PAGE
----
(image by Wallwritings)
With the U.S. Congress safely in his back pocket, Israeli Prime Minister Benjamin Netanyahu has turned his charm offensive on the Vatican. How is that working out for him?
It does not look promising. The Prime Minister forgot the first rule of charm school: Target your prey gently. Avoid all punches to the mid-section.
The international Jewish News Agency (JTA) reported on Monday's meeting between Netanyahu and Pope Francis:
"Prime Minister Benjamin Netanyahu at a Vatican audience with Pope Francis reportedly invited the pontiff to visit Israel. No date has been set for a visit by Francis to Israel, Vatican spokesman Father Federico Lombardi said. Netanyahu on Monday presented the pope with a book about the Spanish Inquisition written by his father, the late historian Benzion Netanyahu."
An invitation to drop by for a visit to Tel Aviv along with a gift to the Holy Father recalling the dark moments of the Spanish Inquisition? Bad form, Mr. Prime Minister.
The book delivered to the Pope was written by Netanyahu's father, Ben-Zion Netanyahu, who died recently at the age of 102. The pride of a son could be one justification for the gift. The book, The Origins of the Inquisition in 15th Century Spain, is considered the elder Netanyahu's finest work.
The Seattle Post-Intelligencer was quick to note the incongruity of a book as a gift to the Pope which denounces the sins of Pope Francis' 15th century predecessor, one that "largely revolves about Spanish Catholics questioning, torturing, and punishing Jewish converts to Catholicism," a practice first legally sanctioned by Pope Innocent IV in 1252.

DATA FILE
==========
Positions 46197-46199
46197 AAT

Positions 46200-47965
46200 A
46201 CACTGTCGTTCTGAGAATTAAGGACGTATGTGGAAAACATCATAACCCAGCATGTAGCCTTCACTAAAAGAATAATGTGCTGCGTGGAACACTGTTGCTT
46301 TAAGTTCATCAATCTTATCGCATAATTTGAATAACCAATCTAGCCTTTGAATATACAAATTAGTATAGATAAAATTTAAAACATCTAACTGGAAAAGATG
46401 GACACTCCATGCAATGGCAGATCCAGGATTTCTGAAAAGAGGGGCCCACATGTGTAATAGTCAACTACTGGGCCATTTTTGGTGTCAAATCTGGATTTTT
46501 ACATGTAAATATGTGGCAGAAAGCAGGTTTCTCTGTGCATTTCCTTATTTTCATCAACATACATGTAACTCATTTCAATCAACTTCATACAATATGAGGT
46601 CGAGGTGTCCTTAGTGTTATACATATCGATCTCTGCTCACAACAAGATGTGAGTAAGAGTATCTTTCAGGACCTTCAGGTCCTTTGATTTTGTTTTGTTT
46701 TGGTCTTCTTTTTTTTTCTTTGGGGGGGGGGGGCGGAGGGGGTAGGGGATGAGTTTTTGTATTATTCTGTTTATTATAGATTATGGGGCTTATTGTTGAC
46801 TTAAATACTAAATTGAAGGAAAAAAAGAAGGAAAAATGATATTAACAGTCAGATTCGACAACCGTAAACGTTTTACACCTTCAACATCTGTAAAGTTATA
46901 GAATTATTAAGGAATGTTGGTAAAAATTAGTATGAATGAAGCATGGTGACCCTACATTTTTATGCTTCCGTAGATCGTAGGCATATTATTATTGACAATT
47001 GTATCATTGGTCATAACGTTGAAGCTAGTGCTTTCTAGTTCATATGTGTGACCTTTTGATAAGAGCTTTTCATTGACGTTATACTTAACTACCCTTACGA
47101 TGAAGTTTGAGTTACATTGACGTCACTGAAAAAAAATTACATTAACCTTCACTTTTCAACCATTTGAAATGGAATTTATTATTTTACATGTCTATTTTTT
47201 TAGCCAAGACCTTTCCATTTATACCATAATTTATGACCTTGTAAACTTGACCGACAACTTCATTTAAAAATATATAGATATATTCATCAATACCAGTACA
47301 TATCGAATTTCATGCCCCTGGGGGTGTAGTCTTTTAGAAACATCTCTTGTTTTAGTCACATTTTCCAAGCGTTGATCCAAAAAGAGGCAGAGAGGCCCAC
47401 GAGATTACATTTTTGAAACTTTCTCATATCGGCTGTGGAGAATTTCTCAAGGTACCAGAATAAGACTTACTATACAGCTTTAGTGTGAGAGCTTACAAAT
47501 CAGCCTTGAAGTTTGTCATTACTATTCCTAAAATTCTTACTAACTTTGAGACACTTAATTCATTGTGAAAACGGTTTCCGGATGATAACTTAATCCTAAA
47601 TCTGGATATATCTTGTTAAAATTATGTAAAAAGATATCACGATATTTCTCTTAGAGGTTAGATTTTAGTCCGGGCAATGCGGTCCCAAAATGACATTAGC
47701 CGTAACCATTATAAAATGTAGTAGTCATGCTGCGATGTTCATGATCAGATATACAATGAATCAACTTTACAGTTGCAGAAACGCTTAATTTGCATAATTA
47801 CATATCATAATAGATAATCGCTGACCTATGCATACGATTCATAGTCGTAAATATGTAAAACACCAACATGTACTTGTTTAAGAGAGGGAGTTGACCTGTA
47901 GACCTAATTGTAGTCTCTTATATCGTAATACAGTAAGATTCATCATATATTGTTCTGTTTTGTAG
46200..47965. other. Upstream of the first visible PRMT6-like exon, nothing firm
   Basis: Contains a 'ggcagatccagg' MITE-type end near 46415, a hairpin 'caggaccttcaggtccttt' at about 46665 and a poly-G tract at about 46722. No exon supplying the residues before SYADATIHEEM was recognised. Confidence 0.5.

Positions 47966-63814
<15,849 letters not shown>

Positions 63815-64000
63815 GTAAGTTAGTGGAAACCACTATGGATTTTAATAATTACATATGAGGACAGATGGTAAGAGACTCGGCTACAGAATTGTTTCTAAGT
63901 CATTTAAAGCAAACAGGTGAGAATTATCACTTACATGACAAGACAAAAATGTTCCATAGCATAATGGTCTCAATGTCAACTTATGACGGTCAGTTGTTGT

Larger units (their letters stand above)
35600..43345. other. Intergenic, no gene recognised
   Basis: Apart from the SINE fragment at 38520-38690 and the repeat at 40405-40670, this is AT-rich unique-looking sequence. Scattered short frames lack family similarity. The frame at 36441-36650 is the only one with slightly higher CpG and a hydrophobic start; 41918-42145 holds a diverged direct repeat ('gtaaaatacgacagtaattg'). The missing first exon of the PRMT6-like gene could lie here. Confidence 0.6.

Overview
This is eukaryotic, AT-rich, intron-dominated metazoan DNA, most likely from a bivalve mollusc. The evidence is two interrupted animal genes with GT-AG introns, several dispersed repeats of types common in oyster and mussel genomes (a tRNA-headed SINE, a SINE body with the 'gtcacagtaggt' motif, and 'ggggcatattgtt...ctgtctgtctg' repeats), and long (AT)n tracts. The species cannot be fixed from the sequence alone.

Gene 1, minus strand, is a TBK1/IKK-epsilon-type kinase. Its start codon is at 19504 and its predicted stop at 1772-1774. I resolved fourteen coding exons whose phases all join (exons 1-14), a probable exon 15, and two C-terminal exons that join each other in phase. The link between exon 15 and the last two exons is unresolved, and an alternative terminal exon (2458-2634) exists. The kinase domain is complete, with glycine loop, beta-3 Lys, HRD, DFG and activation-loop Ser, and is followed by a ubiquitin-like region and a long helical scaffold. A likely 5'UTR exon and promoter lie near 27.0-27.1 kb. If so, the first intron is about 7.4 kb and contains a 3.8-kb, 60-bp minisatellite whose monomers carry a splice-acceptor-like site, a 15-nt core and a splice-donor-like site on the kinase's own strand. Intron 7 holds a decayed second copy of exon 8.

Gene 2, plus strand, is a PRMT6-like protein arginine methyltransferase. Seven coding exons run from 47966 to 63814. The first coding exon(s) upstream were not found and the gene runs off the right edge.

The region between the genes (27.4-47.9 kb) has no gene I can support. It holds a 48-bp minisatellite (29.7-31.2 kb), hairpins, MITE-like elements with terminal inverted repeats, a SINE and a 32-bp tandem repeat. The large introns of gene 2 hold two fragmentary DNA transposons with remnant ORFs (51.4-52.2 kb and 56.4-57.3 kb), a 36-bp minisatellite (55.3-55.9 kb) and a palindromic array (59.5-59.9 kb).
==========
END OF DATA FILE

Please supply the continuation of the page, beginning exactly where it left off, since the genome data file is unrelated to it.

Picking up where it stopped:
The Seattle PI adds:
"The elder Netanyahu's impact on his politician son is well-known within Israeli circles. In 1998, David Remnick of the New Yorker wrote that while Ben-Zion Netanyahu's opinions frequently differed from his son, the pessimism of his right wing worldview influenced his son's hawkish policies. 'His dilemma is always to what degree he can, or should, remain true to the ideals, the stubbornness, of his father,' Remnick observed. The book given to the pope, Remnich adds 'reflects that deep pessimism.'"
If the Pope accepts Netanyahu's invitation and presents his own tit-for-tat gift to Netanyahu, there is a document in the Vatican library he could copy and take with him to Tel Aviv.
From what we are learning about this new pontiff, that Vatican document is not a gift Francis is likely to consider. Tit-for-tat does not appear to be the style of this pope.
Nevertheless, the document resting in the Vatican library files is one the Pope might read closely before he engages in further dialogue with the Israeli leader.
This Vatican document is referenced in an important new book by Scott Anderson, Lawrence In Arabia: War, Deceit, Imperial Folly and the Making of the Modern Middle East.
So important is this book that it received two laudatory views in the New York Times, one month apart.
In his Times review, Alex von Tunzelmann capsules the narrative of the book: